Monthly Archives: March 2011

REUTERS | Mike Blake

Over the last couple of weeks Jonathan Cope has looked at what he dubbed “the great section 108A debate”. In one sense this title is very apt – the substandard drafting in new section 108A of the Construction Act 1996 is certainly generating a great deal of debate in the industry. However, I wonder if we should instead call this the “not so great section 108A debate”. Not because the concoction of rhymes in that phrase is a bit of an awkward mouthful, but because it is not so great, in fact it is ridiculous that we even have to have this debate in the first place.

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REUTERS | Toby Melville

Harold Macmillan:

“The wind of change is blowing through the continent. Whether we like it or not, this growth of national consciousness is a political fact.”

The political unrest that has been spreading through the middle east dominated the headlines at the start of March but was overtaken by the catastrophic natural disaster in Japan, subsequent concerns over nuclear safety and then, much closer to home, the coalition government’s latest Budget. (For more information on the detail, we published notes on the implications for a number of practice areas, including construction, environment, property and business tax.) Continue reading

REUTERS | Mike Blake

I am acting for a client who is thinking about bringing a claim under a CFA supported by ATE insurance. The company has never been involved in litigation before, except for small debt actions. Apart from trying to understand the litigation process, the whole system of recoverability of premiums and success fees is quite a lot to take on board, particularly with a risk that the other side could go bust, which means my client may end up paying for these, even if it wins.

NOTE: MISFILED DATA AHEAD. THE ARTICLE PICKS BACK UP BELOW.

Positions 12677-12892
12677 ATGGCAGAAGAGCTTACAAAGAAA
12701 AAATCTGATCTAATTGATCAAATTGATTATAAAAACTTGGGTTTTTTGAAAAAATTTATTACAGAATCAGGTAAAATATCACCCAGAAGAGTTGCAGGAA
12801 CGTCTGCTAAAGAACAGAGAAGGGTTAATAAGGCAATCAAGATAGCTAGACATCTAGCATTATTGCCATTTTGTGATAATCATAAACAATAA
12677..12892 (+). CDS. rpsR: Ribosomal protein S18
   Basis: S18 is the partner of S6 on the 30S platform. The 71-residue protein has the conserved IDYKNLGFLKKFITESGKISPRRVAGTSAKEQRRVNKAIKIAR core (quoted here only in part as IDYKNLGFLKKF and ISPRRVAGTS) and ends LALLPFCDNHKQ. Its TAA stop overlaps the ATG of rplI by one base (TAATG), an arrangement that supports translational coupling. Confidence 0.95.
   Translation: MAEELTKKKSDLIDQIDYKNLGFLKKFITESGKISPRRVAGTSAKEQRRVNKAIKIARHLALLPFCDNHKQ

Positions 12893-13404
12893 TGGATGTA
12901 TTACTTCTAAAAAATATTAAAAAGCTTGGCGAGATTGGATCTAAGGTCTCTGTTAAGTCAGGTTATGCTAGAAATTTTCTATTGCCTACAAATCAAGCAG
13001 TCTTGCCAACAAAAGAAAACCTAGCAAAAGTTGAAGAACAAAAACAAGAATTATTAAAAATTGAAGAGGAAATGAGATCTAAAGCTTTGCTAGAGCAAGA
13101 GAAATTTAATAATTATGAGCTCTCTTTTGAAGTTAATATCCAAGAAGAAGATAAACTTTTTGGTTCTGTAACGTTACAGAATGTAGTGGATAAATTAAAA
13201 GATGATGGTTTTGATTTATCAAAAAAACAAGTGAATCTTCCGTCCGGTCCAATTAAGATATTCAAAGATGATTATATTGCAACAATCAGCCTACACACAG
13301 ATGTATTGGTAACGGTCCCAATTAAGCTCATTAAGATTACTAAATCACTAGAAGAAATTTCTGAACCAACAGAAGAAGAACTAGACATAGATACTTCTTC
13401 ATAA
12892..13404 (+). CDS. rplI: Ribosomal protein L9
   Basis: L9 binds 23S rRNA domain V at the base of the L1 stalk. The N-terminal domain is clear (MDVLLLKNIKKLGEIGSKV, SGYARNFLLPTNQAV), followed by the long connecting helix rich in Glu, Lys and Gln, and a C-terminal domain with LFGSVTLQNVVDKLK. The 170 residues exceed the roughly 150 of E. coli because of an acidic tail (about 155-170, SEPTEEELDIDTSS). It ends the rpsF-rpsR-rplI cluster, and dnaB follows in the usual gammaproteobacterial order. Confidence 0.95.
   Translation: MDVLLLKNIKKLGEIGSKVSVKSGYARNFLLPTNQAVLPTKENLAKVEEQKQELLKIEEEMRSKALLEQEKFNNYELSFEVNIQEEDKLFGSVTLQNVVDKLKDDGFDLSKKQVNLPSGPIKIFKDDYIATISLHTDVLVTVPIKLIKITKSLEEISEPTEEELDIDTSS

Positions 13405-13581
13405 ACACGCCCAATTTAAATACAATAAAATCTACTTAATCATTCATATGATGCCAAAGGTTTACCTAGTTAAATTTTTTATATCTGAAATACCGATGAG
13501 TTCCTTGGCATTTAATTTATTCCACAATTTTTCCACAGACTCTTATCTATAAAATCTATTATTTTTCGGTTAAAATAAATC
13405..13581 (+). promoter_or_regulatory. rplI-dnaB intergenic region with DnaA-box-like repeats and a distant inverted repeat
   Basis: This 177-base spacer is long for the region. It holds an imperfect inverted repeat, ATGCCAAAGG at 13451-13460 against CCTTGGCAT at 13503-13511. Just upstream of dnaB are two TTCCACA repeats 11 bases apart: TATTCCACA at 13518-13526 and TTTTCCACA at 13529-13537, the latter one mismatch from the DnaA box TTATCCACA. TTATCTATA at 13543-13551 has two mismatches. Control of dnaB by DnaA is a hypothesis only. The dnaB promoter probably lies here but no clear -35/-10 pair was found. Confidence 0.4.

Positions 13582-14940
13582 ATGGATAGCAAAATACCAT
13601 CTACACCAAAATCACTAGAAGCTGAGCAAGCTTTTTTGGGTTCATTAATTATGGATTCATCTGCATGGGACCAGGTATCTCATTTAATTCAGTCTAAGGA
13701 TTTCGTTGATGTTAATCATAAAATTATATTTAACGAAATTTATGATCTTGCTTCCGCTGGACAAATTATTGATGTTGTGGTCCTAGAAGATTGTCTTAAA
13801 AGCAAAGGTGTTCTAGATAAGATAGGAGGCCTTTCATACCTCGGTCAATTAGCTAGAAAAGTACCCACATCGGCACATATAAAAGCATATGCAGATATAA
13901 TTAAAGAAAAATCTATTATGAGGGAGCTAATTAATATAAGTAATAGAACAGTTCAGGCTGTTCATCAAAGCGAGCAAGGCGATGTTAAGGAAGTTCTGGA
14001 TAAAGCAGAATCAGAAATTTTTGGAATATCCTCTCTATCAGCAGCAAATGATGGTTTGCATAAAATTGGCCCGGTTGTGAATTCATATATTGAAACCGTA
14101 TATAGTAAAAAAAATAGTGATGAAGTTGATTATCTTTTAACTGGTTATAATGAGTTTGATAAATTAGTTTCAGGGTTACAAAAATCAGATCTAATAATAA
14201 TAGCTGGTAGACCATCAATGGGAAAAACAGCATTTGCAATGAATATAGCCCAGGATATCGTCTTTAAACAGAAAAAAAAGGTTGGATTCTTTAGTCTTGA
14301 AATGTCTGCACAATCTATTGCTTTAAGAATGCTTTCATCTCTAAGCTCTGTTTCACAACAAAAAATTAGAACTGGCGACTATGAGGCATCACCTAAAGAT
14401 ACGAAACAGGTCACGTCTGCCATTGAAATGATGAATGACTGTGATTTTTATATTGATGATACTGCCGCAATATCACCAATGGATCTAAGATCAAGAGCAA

Today the whole picture became more complex. (Luckily I had told my client a while back that the system of CFA and ATE was subject to political “interference”).  Continue reading

REUTERS | Kim Hong-Ji

Retentions seem to have been around since time immemorial. For their supporters, they are easy to administer and represent a sensible lever over contractors and sub-contractors, encouraging them to fix defects (or providing a fund to pay for the fix if they can’t or won’t remedy a defect themselves). However, the opponents of retentions are increasingly vocal. So, why might you do without a retention and what’s the easiest way to do so?

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REUTERS | Alex Domanski

Last week I looked at the natural justice issues that arose in the Scottish case, Paton and another, Re Judicial Review. Another aspect of Lord Ballantyne’s judgment also interested me – the evidence as to how the adjudicator decided what events were the cause of critical delay and warranted the granting of an extension of time to the contractor. Continue reading

REUTERS | Sukree Sukplang

I have just returned from a visit to Dubai. The main issue of concern for my contractor clients is the civil upheaval in North Africa and parts of the MEA, which Edward Davies’ blog post also referred to recently.

I was asked for advice on a range of issues relating to contractual relationships, including whether the “employer” still exists, force majeure clauses (such as those Edward referred to), what might happen if you have no force majeure clause at all, insurance complications and the impact of the current crises on construction contract security (for example, letters of credit, bonds and guarantees). Continue reading

REUTERS | Mike Blake

The European Commission proposes amending the Brussels Regulation to reduce the scope for avoiding arbitration by commencing court proceedings in breach of an arbitration agreement. This is a welcome boost to those involved with international contracts. The proposals would reinstate one of arbitration’s main advantages: access to speedy justice outside of a judicial system.

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REUTERS | Tobias Schwarz

The liability clause is arguably the most important clause in a contract being notoriously the subject of dispute and yet it is the one clause that is usually drafted inadequately.

The judgment in Markerstudy Insurance Company Ltd v Endsleigh Insurance Services Ltd has served as a sharp reminder to contract drafters of the need for absolute clarity and precision when it comes to excluding liability for certain heads of loss. Continue reading